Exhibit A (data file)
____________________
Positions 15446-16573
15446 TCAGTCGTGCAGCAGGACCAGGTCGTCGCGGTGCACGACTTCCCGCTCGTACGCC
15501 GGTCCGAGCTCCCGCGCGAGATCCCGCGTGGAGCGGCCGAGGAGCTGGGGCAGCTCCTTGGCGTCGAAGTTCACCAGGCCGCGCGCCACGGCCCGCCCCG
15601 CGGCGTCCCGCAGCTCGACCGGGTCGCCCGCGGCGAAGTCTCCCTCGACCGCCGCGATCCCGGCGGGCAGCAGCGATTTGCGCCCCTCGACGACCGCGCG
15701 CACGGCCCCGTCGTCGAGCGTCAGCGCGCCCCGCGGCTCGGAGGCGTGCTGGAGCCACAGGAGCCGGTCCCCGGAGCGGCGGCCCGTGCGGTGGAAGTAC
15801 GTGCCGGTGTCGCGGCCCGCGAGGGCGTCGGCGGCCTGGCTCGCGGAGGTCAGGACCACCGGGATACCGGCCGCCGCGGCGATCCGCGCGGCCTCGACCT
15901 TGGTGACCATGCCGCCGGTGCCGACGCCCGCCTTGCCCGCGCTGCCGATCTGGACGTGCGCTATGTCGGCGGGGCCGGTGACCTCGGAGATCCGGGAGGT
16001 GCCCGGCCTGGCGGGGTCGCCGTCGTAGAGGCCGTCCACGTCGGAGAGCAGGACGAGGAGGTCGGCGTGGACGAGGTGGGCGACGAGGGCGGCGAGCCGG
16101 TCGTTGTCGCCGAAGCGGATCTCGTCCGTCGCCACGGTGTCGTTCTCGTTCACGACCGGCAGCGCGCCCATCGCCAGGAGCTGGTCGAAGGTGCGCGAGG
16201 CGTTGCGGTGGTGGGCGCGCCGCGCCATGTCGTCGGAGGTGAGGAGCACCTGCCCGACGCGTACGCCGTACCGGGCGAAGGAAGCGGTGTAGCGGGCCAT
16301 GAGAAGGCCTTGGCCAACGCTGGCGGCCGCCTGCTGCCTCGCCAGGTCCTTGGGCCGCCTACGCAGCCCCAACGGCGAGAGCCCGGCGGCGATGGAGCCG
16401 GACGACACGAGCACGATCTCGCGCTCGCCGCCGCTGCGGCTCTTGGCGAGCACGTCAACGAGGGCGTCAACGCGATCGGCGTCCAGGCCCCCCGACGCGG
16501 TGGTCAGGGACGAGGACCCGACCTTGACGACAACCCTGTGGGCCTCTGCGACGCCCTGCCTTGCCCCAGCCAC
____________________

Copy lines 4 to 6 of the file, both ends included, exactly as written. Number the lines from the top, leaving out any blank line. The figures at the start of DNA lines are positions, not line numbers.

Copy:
15601 CGGCGTCCCGCAGCTCGACCGGGTCGCCCGCGGCGAAGTCTCCCTCGACCGCCGCGATCCCGGCGGGCAGCAGCGATTTGCGCCCCTCGACGACCGCGCG
15701 CACGGCCCCGTCGTCGAGCGTCAGCGCGCCCCGCGGCTCGGAGGCGTGCTGGAGCCACAGGAGCCGGTCCCCGGAGCGGCGGCCCGTGCGGTGGAAGTAC
15801 GTGCCGGTGTCGCGGCCCGCGAGGGCGTCGGCGGCCTGGCTCGCGGAGGTCAGGACCACCGGGATACCGGCCGCCGCGGCGATCCGCGCGGCCTCGACCT